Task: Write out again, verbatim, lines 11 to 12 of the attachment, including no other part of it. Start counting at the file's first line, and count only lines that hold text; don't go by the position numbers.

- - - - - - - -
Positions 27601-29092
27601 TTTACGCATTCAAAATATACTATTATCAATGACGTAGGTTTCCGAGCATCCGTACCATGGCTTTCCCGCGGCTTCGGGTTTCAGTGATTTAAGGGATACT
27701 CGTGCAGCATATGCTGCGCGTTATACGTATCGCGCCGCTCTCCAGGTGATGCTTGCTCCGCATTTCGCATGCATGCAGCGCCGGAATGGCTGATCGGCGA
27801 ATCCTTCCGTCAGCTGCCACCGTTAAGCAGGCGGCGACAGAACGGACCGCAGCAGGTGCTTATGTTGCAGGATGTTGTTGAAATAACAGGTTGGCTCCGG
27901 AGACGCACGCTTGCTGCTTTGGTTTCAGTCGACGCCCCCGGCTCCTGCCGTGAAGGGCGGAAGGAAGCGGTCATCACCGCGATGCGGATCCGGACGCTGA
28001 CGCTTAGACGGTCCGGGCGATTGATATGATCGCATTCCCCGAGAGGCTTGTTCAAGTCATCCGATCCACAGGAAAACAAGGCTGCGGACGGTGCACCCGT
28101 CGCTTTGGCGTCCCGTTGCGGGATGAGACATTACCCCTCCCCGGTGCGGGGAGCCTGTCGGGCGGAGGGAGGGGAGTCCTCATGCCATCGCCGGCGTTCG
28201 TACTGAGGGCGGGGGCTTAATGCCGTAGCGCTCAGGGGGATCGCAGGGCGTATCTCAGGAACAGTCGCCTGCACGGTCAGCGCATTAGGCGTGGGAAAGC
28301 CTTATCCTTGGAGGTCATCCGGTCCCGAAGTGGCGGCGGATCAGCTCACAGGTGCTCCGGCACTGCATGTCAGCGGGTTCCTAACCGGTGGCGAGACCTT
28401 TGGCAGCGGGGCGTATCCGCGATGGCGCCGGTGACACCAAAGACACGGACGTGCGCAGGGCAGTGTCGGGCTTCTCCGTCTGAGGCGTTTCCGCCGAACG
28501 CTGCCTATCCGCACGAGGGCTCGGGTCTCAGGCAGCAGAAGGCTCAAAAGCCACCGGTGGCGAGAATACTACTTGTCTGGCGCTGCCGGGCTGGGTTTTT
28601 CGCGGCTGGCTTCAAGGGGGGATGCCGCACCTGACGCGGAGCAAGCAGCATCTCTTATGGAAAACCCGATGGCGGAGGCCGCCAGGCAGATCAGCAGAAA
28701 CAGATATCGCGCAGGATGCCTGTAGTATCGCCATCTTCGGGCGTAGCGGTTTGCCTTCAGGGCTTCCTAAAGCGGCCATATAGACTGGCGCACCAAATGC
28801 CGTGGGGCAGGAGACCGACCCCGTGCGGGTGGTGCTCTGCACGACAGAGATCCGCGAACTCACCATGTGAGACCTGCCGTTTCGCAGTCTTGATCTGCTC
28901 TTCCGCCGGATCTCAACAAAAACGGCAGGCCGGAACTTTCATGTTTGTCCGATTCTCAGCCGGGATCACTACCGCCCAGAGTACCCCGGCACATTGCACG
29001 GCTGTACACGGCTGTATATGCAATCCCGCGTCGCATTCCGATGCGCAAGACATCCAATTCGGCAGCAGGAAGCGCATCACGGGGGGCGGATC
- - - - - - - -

28501 CTGCCTATCCGCACGAGGGCTCGGGTCTCAGGCAGCAGAAGGCTCAAAAGCCACCGGTGGCGAGAATACTACTTGTCTGGCGCTGCCGGGCTGGGTTTTT
28601 CGCGGCTGGCTTCAAGGGGGGATGCCGCACCTGACGCGGAGCAAGCAGCATCTCTTATGGAAAACCCGATGGCGGAGGCCGCCAGGCAGATCAGCAGAAA